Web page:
A decade ago, the chef Jimmy Tu opened Bunker, a restaurant in an industrial stretch of Ridgewood, Queens, far from public transportation. And eager diners were always willing to make the trek. Among his remarkable dishes, inspired by street food vendors in Vietnam, where his family is from, his phở gà stood out for its broth. Even though Bunker closed, the phở’s chicken broth lives on in my mind.
It revealed how bone-in meat brings depth and body to dishes, a third dimension to taste and texture that’s more a feeling, a warmth that slides behind the rib cage, a stickiness on the lips. In the case of soup, it turns liquid into an elixir hovering on the edge of solid. Like well-worn leather, bone-rich broth is somehow both substantial and impossibly soft.
When creating a quicker home version of phở gà broth as tawny and intense as the one I loved at Bunker, I realized that the viscosity from bone-in chicken suspends the other ingredients’ flavors, amplifying their complexities. Seasonings don’t end up layered so much as swirled like watercolors, the bittersweetness of charred onion and ginger flowing into and around edgy cinnamon.
It doesn’t take long for the cartilage and collagen to melt off the nubby joints of drumsticks and wings into simmering water or for the meat to become tender. To end up with a flavorful broth and meat you still want to eat, keep the proportion of water to solids low and cook so gently that bubbles barely break the surface. The resulting soup is the perfect foundation for a bowl of phở, with slips of chicken entangled in rice noodles, bean sprouts and herbs.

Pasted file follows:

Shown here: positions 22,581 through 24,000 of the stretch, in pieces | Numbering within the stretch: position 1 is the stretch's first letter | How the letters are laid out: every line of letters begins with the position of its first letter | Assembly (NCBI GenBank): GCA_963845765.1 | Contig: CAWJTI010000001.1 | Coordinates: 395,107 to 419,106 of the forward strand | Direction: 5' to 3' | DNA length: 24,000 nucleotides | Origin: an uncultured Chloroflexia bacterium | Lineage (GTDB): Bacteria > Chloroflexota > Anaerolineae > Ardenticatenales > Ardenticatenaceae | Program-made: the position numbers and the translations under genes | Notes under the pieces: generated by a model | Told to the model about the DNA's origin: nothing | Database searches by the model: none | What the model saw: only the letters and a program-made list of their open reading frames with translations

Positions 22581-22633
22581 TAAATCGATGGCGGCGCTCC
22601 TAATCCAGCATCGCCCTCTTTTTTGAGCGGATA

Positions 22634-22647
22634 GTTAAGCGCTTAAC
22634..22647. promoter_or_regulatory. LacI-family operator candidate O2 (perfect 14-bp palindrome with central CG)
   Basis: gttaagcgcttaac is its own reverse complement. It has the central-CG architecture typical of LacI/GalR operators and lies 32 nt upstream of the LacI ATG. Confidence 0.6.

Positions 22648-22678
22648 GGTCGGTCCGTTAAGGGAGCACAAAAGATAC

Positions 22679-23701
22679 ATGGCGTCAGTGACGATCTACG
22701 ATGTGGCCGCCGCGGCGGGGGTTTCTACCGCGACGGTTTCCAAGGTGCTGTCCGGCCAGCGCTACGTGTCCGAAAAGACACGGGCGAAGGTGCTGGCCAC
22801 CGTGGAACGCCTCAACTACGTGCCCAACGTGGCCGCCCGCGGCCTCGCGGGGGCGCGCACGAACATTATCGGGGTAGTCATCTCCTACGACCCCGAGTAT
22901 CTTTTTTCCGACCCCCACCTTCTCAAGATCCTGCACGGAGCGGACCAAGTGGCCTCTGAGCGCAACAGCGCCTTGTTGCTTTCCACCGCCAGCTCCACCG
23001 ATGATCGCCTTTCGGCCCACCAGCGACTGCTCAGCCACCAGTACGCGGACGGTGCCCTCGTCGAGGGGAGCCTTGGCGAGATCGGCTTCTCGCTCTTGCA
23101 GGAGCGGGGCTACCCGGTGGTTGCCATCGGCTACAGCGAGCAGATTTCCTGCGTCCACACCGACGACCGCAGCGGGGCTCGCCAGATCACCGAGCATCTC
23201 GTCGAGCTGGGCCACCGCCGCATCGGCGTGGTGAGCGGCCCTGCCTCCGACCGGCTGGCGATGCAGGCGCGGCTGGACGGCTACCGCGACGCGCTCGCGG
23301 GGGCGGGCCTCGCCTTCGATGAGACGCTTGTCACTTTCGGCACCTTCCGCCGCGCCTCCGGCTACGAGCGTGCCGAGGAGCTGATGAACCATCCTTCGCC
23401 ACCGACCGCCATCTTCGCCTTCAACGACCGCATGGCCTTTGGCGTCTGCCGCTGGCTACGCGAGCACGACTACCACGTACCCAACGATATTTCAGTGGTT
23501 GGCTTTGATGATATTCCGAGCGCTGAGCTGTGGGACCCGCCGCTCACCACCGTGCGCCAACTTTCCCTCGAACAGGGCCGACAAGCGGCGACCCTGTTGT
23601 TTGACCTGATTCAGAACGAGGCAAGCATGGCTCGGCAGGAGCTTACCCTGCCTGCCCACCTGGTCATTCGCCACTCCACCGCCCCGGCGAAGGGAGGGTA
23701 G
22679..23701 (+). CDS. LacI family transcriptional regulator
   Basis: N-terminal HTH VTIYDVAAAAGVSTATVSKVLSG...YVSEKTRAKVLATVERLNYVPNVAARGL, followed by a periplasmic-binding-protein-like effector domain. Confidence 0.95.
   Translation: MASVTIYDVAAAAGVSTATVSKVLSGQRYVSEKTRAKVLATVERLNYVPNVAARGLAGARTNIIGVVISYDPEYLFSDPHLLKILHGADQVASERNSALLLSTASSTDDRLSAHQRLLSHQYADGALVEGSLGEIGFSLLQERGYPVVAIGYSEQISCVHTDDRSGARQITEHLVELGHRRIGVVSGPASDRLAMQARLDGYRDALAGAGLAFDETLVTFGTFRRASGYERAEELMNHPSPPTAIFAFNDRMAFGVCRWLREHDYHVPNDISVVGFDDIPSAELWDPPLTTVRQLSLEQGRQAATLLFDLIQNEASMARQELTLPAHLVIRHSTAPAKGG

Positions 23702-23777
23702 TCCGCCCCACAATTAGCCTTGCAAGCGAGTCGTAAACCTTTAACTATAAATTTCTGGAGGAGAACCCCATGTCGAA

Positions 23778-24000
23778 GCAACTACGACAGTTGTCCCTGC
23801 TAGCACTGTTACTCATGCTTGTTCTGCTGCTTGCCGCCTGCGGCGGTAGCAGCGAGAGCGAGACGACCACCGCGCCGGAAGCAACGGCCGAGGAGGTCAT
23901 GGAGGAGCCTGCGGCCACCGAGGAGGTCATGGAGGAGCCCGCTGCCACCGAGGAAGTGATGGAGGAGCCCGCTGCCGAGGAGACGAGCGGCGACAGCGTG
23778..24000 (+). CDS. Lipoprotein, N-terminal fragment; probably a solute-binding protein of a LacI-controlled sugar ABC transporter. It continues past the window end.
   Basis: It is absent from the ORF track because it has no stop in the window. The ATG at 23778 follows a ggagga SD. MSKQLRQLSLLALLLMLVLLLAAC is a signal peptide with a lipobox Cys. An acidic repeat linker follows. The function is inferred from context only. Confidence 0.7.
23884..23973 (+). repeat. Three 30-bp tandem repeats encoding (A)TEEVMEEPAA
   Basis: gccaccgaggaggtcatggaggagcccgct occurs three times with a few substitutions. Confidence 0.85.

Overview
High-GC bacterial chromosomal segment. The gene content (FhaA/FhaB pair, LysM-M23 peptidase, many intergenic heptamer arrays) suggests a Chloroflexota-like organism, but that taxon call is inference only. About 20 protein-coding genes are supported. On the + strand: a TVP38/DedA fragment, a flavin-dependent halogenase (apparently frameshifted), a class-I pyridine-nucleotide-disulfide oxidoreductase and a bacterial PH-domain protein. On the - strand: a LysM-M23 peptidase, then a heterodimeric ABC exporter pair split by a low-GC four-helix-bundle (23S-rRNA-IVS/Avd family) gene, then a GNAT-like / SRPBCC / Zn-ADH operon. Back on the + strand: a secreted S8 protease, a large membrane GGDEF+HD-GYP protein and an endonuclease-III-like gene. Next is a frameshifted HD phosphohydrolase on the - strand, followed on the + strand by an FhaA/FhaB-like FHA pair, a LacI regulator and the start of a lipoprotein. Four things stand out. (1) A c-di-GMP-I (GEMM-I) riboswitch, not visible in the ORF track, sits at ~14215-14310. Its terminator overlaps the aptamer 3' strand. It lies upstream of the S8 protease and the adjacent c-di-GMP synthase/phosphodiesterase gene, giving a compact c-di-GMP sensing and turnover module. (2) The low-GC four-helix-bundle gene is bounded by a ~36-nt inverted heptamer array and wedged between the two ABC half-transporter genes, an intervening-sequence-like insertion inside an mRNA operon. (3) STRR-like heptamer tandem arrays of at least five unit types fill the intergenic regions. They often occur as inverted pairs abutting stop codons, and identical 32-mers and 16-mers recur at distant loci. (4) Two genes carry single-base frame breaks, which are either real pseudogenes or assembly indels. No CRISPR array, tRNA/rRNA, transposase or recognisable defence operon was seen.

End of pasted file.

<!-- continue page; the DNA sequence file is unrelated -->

Broth is the most obvious showcase for bone-in meat, but other dishes also highlight its goodness, particularly one-pot chicken and rice meals prepared with meatier thighs. Among my favorites is the Cantonese-style clay pot rice I grew up eating. Instead of hacking through bones to cut the meat into small chunks, a process that can feel dicey even with a sharp cleaver, I cut the meat off the bone before slicing it into bite-size pieces. This ensures that the chicken cooks through at the same rate as the rice, and nestling the bones into the pot infuses the cooking water and slicks the grains with richness.
It’s just one of many perfect meals from the world of chicken dishes made more satisfying by bone-in meat. Dennis Mao, a founder and the president of Jidori Chicken in Los Angeles, gets his live poultry directly from farmers for his team to process by hand before selling to chefs.
“Chefs don’t want to waste anything,” he said. “Everything is edible, as long you have the tradition and culture for it. We don’t actually eat the bones, but the bones are so important for flavoring.”